11 


F. 


43 


10 


46 


7 


51 


2 


4 


49 


9 


44 


52 


1 


5 15 


12 


S. 
Su. 


41 
440 


13 


46 


8 


50 


3 


3 


50 


8 


44 


63 


1 


5 59 


13 


7 13 


4 44 


7 9 


4 49 


1 4 


5 3 


650 


6 7 


6 45 


4 51 


7 2 


6 41 


14 


M. 


39 


14 


43 


9 


48 


5 


1 


51 


7 


46 


60 


3 


7 31 


15 


Tu. 


38 


15 


43 


10 


47 


6 


1 


52 


6 


46 


49 


4 


8 1 


16 


W. 


37 


16 


43 


11 


46 


7 





63 


5 


47 


48 


6 


8 41 


17 


Th. 


86 


17 


41 


12 


46 


7 


4 59 


63 


6 


47 


47 


5 


933 


18 


F. 


35 


18 


40 


13 


44 


8 


59 


64 


5 


48 


46 


6 


10 7 


19 


S. 
Su, 


34 
433 


19 


39 


14 


44 


9 
7 10 


58 


56 


4 


49 


46 


7 


10 56 


20 


7 30 


4 38 


7 15 


4 43 ' 


4 58 


6 66 


5 4 


6 49 


446 


7 8 


11 48m 


21 


M. 


33 


31 


87 


16 


43 


11 


67 


56 


8 


50 


44 


9 


044a 


22 


Tu. 


32 


22 


36 


17 


41 


12 


56 


57 


3 


51 


43 


10 


1 42 


23 


W. 


31 


23 


36 


18 


41 


13 


56 


57 


2 


51 


48 


11 


3 41 


24 


Th. 


30 


24 


35 


18 


40 


13 


56 


68 


2 


52 


43 


11 


388 


25 


F. 


39 


24 


34 


19 


40 


14 


55 


59 


2 


52 


43 


12 


4 S3 


26 


S. 
Su. 


38 
438 


25 


34 


20 


39 


15 


66 


69 


1 


53 


41 


13 

7 14 


5 24 


27 


7 26 


4 33 


7 21 


4 38 'i 


' 16 


4 64 


7 


b 1 


6 63 


4 40 


6 14 


28 


M. 


28 


27 


33 


22 


38 


16 


54 


1 





64 


40 


14 


7 3 


29 


Tu. 


27 


28 


83 


33 


37 


17 


54 


1 





54 


40 


16 


7 61 


30 


W. 


36 


29 


33 


33 


37 


18 63 


2 

3 14 59 


56 


89 


15 


8 41 


31 


Th. 


26 


30 


31 


34 


36 


19 53 


65 


39 


16 


9 84a 



I860.] 



May has Thirty-one Days. 



17 



Passage of the Meridian (mean time) and Declination of the Planets at Transit. 



5 

¥ 



Ist day. 


7ih day. 


13th day. 


souths. 


uec« 


aouths. 


Dec. 


souths. 


Dec. 


h. m. 

i0 3om 


1 ° ' 
-|-8 7 


h. m. 
10 33m 


1 ° ' 
+ 638 


h. m. 
10 39m 


1 ° ' 
+ 8 64 


3 ea 


-f-36 33 


3 oa 


+26 39 


3 iia 


+36 36 


.4 46m 


— 33 33 


4 33m 


— 23 18 


4 18m 


— 33 18 


4 43a 

648 


-f-23 81 
4-16 32 


4 3sa 

6 25 


+32 34 

+16 18 


4 4a 

6 3 


+22 16 
+16 14 


138 


-f-31 18 


1 16 


+31 31 


63 


+21 25 


9 nm 


— 1 47 


8 64m 


— 1 43 


8 3im 


— 1 40 

1 



19th day. 



souths. Dec. 

h. m. o I 
10 42m +13 43 

3 Ua +36 62 

4 3m — ^28 12 
3 44a +22 6 
6 40 r\-\Q 8 
31 +21 28 
8 8m — 1 87 



25th day. 



souttis. 
h. m. 
11 im 

8 loa 

8 47m 
8 36a 

6 18 
9 

7 46m 



Dec. 

+16 44 
+35 8 
— 33 14 
+31 66 
+16 2 
+31 32 
— 1 84 







Moon rises or sets. Mean Time 


• 


• 


New York, 
&c. 


Washington, 
&c. 


Charleston, 
&c. 


N. Orleans, 
ice. 


San Francis- 
co, &c 


sets. 


sets. 


sets. 


sets. 


sets. 


sets. 


h. m. 


h. m. 


h. m. 


h. m. 


h. m. 


h. txi. 


2 36m 


3 86m 


3 36m 


3 84m 


3 36m 


3 39m 


3 


8 1 


8 3 


8 6 


8 7 


8 7 


3 27 


3 30 


8 83 


8 41 


8 46 


8 38 


8 66 


4 


4 6 


4 17 


4 38 


4 13 


rises. 


rises. 


rises.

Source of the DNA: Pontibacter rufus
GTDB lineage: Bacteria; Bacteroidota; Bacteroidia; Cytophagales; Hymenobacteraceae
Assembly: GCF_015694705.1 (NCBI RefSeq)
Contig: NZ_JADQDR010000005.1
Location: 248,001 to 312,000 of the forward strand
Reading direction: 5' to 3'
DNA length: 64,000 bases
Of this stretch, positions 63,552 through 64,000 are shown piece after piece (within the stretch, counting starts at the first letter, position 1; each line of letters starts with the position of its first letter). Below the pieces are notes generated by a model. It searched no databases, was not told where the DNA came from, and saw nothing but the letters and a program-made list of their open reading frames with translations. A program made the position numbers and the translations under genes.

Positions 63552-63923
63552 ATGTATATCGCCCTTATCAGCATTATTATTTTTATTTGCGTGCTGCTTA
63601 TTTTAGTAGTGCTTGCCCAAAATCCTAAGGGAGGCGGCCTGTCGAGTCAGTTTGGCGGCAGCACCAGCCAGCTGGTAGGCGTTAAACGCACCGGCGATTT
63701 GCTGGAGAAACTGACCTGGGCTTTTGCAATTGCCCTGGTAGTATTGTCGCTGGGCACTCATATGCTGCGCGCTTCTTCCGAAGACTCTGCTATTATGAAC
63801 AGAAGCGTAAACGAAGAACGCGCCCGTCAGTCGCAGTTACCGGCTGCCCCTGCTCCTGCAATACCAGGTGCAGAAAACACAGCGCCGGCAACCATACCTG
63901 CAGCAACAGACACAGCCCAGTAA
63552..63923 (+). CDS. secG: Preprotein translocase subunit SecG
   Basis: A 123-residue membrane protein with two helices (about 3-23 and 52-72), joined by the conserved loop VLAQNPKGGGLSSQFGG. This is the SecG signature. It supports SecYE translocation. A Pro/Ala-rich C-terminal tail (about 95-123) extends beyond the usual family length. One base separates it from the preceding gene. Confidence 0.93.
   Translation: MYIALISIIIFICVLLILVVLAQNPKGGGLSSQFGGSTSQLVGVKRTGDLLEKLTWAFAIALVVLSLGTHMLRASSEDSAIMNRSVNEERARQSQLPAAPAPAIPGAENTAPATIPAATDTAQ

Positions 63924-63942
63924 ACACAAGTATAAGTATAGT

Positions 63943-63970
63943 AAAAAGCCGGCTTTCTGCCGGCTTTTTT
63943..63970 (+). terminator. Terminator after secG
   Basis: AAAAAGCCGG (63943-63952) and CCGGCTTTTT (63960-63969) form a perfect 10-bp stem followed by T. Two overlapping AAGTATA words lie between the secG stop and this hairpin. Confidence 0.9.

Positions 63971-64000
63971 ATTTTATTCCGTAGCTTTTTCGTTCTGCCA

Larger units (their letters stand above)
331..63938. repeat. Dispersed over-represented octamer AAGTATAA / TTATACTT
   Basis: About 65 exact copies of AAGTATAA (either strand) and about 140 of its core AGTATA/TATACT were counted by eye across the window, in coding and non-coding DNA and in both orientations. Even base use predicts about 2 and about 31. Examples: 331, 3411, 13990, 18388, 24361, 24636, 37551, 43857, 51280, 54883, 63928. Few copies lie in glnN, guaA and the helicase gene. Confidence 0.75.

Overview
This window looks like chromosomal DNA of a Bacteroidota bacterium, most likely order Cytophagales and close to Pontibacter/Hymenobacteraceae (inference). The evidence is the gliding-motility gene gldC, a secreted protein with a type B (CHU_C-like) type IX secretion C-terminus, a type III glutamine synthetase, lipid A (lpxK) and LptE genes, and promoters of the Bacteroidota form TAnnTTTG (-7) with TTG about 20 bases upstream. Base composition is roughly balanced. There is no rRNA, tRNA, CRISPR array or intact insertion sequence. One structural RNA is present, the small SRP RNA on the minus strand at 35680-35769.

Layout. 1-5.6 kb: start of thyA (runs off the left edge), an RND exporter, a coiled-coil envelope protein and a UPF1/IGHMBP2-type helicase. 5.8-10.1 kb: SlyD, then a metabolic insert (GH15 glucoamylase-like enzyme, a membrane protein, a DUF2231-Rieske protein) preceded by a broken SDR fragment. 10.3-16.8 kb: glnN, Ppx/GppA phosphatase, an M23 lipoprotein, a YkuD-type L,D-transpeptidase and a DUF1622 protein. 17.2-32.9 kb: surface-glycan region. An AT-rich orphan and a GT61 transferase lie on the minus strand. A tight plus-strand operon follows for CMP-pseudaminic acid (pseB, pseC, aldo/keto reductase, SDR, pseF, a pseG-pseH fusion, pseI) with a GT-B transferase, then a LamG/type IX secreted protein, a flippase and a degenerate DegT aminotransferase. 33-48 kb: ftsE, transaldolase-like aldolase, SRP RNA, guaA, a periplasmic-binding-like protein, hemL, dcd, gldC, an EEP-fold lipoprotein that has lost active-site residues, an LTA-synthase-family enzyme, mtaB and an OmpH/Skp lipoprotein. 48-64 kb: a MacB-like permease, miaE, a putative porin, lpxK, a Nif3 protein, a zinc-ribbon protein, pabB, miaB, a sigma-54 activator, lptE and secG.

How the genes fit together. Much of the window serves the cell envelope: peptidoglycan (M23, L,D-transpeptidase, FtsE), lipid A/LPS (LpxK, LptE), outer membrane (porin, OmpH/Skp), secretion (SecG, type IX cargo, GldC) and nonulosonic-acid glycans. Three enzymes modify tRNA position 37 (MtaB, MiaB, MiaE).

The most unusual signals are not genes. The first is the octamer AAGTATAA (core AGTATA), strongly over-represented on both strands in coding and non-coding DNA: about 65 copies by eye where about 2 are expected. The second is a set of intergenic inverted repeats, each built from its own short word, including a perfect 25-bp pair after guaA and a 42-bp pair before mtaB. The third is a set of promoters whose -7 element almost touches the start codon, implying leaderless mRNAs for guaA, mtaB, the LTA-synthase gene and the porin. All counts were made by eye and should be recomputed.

rises. 


rises. 


rises. 


9 19a 


9 18a 


9 6a 


8 47a 


8 4ia 


9 iia 


10 31 


10 14 


10 7 


9 48 


9 41 


10 10 


11 11 


11 6 


10 68 


10 89 


10 83 


10 60 


11 61 


11 46 


1140 


11 38 


11 18 
11 66 

• • • 


11 41 


33m 


18m 


14m 


im 


16m 


60 


46 


043 


033 


39m 


44 


1 iim 


1 9m 


1 7m 


60m 


67m 


1 8m 


1 33 


1 33 


1 31 


1 38 


1 28 


1 34 


1 63 


1 63 


1 63 


1 63 


1 64 


1 66 


3 13 


3 18 


3 16 


2 18 


3 31 


2 18 


3 33 


3 86 


3 36 


3 46 


3 49 


2 42 


3 67 


8 1 


8 6 


3 16 


3 31 


8 11 


3 36 


3 31 


8 37 


3 60 


3 67 


3 44 


1 4 om 


4 6m 


4 13m 4 30m 


4 39m 


4 2im 


sets. 


sets. 


sets. 


sets. 


sets. 


sets. 


9 44a 


9 88a 


9 3ia 


9 13a 


9 6a 


9 34a 


10 84 


10 38 


10 32 10 6 


9 68 


10 24 


11 14 


11 9 


11 4 !l0 60 


10 46 


11 6 


11 46 

1 


11 43 


11 89 


11 28 


11 34 


11 41 


* * 












14m 


i2ra 


lom 8m 


im 


13m 


40 


39 


39 


36 


36 


41 


1 s 


1 3 


1 8 


1 6 


1 6 


1 8 


1 38 


1 30 


1 33 1 89 


1 43 


1 38 


1 66 


1 69 


2 8 


3 18 


3 18 


2 9 



High Water. 


Mean Time. 


• 


New York, 
&c. 


Charleston, 
See. 


San Francis- 
co (North 
Beach). 


h. m. 


h. Di. 


h. m. 


h. m. 


7 66m 


4 42m 


8 60m 


9 om 


864 


6 88 


460 


9 49 


9 46 


6 83 


6 46 


10 83 


10 36 


7 22 


6 37 


11 14 


11 24m 


8 8 


734 


11 67m 


isa 


9 


8 14 


44a 


1 4 


9 60 


9 1 


1 31 


1 64 


10 89 


9 60 


3 31 


2 43 


11 27m 


10 87 


3 16 


3 32 


9a 


11 3am 


4 20 


4 33 


1 10 


ua 


6 38 


6 11 


1 68 


1 


6 18 


6 1 


3 48 


147 


7 7 


6 49 


3 86 


387 


7 66 


7 38 


4 34 


3 39 


843 


8 34 


6.10 


4 19 


936 


9 10 


6 66 


6 7 


10 4 


9 65 


6 43 


6 66 


10 41 


10 43 


7 37 


6 43 


11 18 


11 37a 


8 10 


7 27 


11 69a 


» • • 


9 1 


8 16 


• * • 


14m 


9 60 


9 3 


46m 


1 4 


10 40 


9 61 


1 33 


1 66 


11 80a 


10 40 


333 


346 


• • • 


11 soa 


3 30 


8 37 


34m 


• • • 


4 36 


4 31 


1 19 


38m 


684 


6 39 


3 16 


1 16 


6 36 


6 36 


3 13 


3 13 


7 33 


7 36 


4 13 


3 16 


830 


8 34m 


6 lom 


4 19m 


9 35m 



9» 



18 Jwwe, Si3cih Months begins on. Friday, [1860. 


Twilight begins and ends. Mean Time. 




1st day. 


1 7th day.